And now for a sneak peak at my novel: the first two paragraphs, unedited.

The last thing Winifred Palmer, known to her friends as Freddy, remembered was taking acid in her best friend’s summer cabin. Now she found herself sliding down a rainbow chute at a casual speed, the colors quivering and morphing. Her hands skimmed the soft sides of the chute as a sense of euphoria filled her. She couldn’t see the sky or any area outside the chute, but she felt no worry.

She left the chute feet first and wafted to the ground, landing gently in a field of wild flowers, with vibrant blues, reds, oranges, and purples. She breathed the fresh air that had a hint of vanilla and lilac. The many flowers she had crushed in her landing smelled familiar but there were a few that she did not know. She reveled in the feel of the warm earth under her fingers, sensing the richness of the loam.

Fantastical Trips, coming soon to a bookstore or e-retailer near you!

Daily Prompt: Play Lexicographer.

Create a new word and explain its meaning and etymology.

This is a daily prompt right in my wheelhouse. I have created a number of words, primarily for other species in my writing, where there is no word in existence to name them. Some of the names have obvious derivations, such as the felixities and the fliperlies. The cat people’s name comes from their genus, Felix, while the dolphin like fliperlies’ name comes from a 1960s era comedy, Flipper. Others have no obvious connection to existing things.

The avanees and the kerps are named after two typos I made that rang true for me. The avanees, raven like creatures with bigger brains and the ability to talk, were a typo for the name Vanessa, and kerps, two foot tall humans, arose when I mistyped the word keep four times as kerp in one short story. I figured that it was a sign.

My most recent species name arose when I was typing a flash fiction for my writers group. All I knew about the species was that it had tentacles at the time I came to name it. So I threw a syllable into the air metaphorically and came up with Trapolisis. This species later practices a mind-to-mind hypnosis, and I don’t think I realized that yet when I named the species, but it seemed to fit even better.

The bottom line is that I think some about names I give species, but mainly I just wing it!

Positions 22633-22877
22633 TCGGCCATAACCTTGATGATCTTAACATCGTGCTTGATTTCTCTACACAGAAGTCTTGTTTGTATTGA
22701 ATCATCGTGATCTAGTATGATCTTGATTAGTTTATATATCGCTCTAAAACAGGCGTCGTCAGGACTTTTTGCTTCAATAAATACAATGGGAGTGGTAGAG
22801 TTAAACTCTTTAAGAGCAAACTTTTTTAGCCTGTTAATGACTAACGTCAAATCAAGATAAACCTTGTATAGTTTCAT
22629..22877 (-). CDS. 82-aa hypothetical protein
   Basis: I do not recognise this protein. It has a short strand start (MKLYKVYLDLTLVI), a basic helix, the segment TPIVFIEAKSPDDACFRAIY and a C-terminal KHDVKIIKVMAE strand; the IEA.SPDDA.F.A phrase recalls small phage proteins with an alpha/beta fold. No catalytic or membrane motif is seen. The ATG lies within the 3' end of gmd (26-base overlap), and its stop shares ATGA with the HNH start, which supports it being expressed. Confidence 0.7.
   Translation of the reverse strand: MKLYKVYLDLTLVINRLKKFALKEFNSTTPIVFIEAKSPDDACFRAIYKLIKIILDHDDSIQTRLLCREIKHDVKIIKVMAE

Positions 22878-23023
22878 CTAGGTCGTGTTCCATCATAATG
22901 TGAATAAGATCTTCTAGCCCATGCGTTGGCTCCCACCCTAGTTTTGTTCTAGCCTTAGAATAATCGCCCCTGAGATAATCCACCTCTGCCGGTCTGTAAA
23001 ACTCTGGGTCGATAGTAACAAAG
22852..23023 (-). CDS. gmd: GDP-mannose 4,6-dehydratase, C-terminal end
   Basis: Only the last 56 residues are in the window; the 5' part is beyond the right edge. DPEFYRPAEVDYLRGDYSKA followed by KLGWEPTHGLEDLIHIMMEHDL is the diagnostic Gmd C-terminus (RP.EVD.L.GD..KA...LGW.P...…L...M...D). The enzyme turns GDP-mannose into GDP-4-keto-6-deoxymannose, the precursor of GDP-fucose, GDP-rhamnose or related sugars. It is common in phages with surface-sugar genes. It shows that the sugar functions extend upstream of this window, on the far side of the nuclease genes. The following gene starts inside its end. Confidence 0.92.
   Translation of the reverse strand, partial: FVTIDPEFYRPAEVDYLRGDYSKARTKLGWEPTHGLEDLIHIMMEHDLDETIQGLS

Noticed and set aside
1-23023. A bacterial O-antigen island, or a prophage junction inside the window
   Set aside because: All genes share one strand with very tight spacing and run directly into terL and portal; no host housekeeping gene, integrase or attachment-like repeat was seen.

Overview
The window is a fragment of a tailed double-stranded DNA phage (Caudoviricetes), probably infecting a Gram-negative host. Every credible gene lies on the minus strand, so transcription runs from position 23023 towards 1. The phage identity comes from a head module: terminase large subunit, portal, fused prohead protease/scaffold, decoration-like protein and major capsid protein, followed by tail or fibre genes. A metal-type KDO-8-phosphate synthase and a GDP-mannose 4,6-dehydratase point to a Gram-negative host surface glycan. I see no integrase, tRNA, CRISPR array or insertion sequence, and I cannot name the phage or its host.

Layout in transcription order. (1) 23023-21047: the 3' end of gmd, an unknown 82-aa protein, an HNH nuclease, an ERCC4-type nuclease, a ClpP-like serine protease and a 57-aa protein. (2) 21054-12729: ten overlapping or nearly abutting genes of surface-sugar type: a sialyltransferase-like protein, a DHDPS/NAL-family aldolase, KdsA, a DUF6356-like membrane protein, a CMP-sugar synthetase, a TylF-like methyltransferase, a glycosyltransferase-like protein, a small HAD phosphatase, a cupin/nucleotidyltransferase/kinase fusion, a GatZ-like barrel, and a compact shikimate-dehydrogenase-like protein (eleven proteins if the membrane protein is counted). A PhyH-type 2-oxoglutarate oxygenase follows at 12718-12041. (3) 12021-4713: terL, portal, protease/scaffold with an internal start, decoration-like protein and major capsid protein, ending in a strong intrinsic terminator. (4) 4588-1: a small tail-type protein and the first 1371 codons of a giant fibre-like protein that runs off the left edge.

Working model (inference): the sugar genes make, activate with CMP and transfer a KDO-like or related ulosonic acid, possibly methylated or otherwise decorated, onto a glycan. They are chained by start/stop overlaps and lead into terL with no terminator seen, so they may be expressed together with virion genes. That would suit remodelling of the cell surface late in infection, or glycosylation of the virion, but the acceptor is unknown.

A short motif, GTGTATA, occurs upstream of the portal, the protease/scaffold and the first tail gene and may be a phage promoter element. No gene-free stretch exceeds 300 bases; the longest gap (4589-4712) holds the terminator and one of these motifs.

More poetry news

We workshopped some more of my poems today, and it appears I have garnered a fan or two. The same gentleman who liked my poems last week has graced me with the title of poet. I am girding my loins to present the three best to the poetry workshop in the very near future. It will be interesting to hear what others think of my use of an archaic form.

One of the poems I wrote for this week was another pantoum, this time addressing the issue of reading poetry that one thinks is inferior. I am told it is a near universal complaint, this doubting of oneself. I was once again stunned by a comment both of the men at today’s workshop made. They think I speak in a cadence that has its roots in poetry. Coulda hit me with a sledgehammer. I believe I talk the way I always have, and certainly no one before has made such a comment. I have been told by my fiction compatriots that I have a distinctive voice. My response is that and a buck might get me a cup of coffee. And not very good coffee at that.

So I am once again in an awkward place. I have always thought my metier was fantasy, and those who have read my first story (still at the editor) believe it is a very good story. But what if I’m really a poet? I know those who claim to be both. But I don’t seem to be able to do both at the same time. When the poems arise spontaneously, it seems to shut off my narrative stream, and vice versa. Maybe I should give over my mornings to poetry and my evenings to fantasy. The afternoons can be whatever is pressing harder. I may have to quit all my volunteering if I am to make my way in both genres.

Where was all this creativity when I was younger and more able to adjust? Bah, humbug.